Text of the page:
The deep dark secret I kept from my daughter when she was a child was that I quit school in third grade. You may wonder how and why. Well, the how was pretty tough. There was an incident at school and from then on out, I felt like I couldn’t go.
If I was forced, I’d wait till no one was looking and I’d leave, headed for home, just like the cows at feeding time. At first, I imagine that caused quite a stir when the teacher realized I was missing. But I guess after the third time or so, they knew I’d slipped off home.
These episodes became more and more traumatic. I would cry and beg not to go. I would get so distraught I’d throw up. My parents would stand in the driveway and we’d all pray. They threatened to spank me; they tried to bribe me with five dollars for every day I could stay at school.
I never earned the first penny.
The school offered for me to switch rooms, and even skip on to the fourth grade. I panicked even more. I didn’t want to change my room with my friends and teacher.
Oh, I wanted to go to school. Each evening I called my friend Trish, who sat in front of me back when I did go to school. She would give me meticulous instructions for what to do to catch up in class, and what our homework assignments were.
I’d put my books and notebooks along with my purse and lunch money by the front door. I would lay out the clothes I planned to wear.
But come morning, I just couldn’t do it.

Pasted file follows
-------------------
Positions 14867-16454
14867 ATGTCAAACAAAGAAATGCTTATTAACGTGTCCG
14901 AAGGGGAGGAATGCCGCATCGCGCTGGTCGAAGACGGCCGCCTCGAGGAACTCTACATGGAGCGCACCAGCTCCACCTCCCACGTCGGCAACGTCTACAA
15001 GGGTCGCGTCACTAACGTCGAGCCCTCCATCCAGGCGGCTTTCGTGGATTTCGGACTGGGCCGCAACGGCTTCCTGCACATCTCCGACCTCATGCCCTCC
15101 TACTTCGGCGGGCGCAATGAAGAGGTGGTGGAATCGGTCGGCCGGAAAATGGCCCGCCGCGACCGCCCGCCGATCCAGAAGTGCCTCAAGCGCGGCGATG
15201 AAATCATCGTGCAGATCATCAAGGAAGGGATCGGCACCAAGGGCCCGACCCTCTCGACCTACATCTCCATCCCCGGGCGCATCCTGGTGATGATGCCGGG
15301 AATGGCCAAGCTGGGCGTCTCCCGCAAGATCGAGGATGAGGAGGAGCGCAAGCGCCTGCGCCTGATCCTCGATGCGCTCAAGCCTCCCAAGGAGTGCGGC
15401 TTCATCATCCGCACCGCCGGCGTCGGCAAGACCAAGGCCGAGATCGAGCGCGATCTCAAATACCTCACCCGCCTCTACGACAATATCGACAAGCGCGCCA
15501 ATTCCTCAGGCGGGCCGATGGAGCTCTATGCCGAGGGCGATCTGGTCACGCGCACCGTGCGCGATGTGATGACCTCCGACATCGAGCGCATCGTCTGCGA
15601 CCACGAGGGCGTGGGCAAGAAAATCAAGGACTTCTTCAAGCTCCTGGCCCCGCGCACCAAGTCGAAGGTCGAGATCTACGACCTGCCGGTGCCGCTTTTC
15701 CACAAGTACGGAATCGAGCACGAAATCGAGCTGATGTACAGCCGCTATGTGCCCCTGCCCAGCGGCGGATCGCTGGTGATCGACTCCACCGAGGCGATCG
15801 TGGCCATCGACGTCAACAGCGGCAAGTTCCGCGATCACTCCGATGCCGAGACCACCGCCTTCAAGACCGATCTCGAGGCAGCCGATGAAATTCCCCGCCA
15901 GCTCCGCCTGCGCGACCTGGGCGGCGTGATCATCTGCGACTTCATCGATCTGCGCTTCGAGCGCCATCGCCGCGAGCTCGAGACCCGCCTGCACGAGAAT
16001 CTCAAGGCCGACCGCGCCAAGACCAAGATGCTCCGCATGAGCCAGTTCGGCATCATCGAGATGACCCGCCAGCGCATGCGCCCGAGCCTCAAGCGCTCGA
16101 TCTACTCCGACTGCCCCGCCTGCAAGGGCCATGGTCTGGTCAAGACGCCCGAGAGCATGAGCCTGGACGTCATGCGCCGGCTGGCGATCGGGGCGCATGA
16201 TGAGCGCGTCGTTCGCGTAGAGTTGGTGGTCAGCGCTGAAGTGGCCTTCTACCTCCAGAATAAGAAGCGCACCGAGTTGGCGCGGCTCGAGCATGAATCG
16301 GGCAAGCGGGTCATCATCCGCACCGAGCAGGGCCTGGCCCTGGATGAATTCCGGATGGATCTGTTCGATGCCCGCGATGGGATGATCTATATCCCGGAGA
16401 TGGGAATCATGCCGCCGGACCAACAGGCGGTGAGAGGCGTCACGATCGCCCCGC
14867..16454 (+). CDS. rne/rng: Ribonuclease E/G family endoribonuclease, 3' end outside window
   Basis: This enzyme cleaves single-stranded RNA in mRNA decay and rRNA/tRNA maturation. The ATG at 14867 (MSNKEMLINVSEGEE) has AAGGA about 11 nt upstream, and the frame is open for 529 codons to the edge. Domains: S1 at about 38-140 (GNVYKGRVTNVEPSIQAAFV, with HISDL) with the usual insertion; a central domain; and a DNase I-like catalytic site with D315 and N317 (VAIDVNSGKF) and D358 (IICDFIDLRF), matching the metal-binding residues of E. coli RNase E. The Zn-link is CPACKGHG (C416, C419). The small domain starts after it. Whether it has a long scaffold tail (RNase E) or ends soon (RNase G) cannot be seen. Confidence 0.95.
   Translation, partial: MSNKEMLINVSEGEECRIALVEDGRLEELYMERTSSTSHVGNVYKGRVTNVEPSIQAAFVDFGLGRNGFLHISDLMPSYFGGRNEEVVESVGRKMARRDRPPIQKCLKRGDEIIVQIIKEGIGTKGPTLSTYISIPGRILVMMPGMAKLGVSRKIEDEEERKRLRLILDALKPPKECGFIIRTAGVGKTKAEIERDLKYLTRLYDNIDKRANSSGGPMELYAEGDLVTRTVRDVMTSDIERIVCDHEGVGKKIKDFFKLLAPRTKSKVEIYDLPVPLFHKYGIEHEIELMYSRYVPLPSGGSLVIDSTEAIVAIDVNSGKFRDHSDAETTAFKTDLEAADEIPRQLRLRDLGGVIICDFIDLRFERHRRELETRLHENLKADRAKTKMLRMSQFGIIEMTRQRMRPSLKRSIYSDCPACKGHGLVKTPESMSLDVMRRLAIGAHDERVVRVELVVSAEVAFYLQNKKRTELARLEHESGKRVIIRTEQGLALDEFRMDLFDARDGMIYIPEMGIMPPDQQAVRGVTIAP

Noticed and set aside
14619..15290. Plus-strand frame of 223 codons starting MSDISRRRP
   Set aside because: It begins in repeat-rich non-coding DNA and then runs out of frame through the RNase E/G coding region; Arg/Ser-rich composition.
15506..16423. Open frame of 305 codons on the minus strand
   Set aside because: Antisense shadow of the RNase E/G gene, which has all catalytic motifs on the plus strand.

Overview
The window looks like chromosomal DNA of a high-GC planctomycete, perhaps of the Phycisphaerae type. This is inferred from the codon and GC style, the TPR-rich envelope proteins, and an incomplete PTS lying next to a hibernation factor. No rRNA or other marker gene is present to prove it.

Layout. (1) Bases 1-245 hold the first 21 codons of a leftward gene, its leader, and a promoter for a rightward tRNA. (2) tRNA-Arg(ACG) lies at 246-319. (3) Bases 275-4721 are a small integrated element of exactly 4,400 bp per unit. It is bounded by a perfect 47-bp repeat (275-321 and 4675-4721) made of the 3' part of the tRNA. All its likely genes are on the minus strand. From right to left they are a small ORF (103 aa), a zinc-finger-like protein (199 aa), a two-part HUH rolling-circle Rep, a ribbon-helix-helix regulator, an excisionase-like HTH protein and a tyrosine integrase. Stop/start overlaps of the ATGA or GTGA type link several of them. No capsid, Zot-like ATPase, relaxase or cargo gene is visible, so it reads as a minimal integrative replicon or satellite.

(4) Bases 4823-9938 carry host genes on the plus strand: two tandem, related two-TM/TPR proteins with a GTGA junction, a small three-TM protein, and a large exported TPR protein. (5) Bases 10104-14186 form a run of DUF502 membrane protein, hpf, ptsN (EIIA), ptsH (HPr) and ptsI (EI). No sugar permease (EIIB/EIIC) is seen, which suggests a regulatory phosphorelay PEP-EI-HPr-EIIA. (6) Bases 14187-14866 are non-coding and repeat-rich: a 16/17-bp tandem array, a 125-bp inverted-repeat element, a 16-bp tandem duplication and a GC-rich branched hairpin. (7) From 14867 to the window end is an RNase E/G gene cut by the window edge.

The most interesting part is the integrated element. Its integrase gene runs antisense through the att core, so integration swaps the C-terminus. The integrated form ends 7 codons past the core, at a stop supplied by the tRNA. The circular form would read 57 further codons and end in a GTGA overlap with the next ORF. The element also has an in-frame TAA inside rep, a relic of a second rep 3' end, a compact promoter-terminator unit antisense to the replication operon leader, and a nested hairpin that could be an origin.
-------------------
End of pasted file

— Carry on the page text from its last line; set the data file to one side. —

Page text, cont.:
Finally, in desperation, my parents drove me to Gainesville to see a child psychologist. Now, this was 1963. It was very unusual for anyone, much less a child, to see a psychologist.
I remember I really liked the young man. I also thought he was cute! But he was pretty clueless as to what was going on. He suggested maybe it was because Daddy had started working at Lockheed and I hardly saw him through the week anymore. I imagine the psychologist guessed that because it was the only change in our home before my lack of enthusiasm for school began.
But I knew (and know) that wasn’t it. I mean, I loved my daddy, but I was confident he was coming home every night, and it was just us on Saturday while Mother worked. He was home all day on Sunday, too. And I was happy anywhere, as long as it wasn’t school.
The last day I was forced to go, Mother walked off and left me with the principal restraining me at the front of the school and me crying hard and pleading not to go in the building.
Mother told me years later she went on to work and broke down herself. She told her co-workers if I never went to school another day in my life that was the last one I’d be forced to go.
So, it was arranged that I would go each Friday to the principal’s office and take all the Friday exams, but not have to stay any longer.
I did attend the last day (with Mother staying) for the party and playground fun on the new equipment.
Otherwise, my granddaddy came and got me every morning before Mother went to work, or before Daddy left for work.
I made straight A’s that year, and the teacher didn’t fudge, either. I loved schoolwork and had always loved school. Other than my attendance record, my report card looked good.
When fourth grade started, I was fine and resumed going to school as usual. (I remember getting sick on into the school year, and the teacher was afraid to let me leave. I think they all just knew I’d started all over again. No, I really was sick.)
Many years later, my grandmother was in the hospital for tests.
My daughter was 10 months old and my niece was 13 months old. It was Easter Sunday and we took them all dressed in their finery to visit. As they toddled down the hall, many of the patients got a big kick watching from their rooms, and all the nurses oohed and ahhed over them. When we reached her room, of course she was delighted.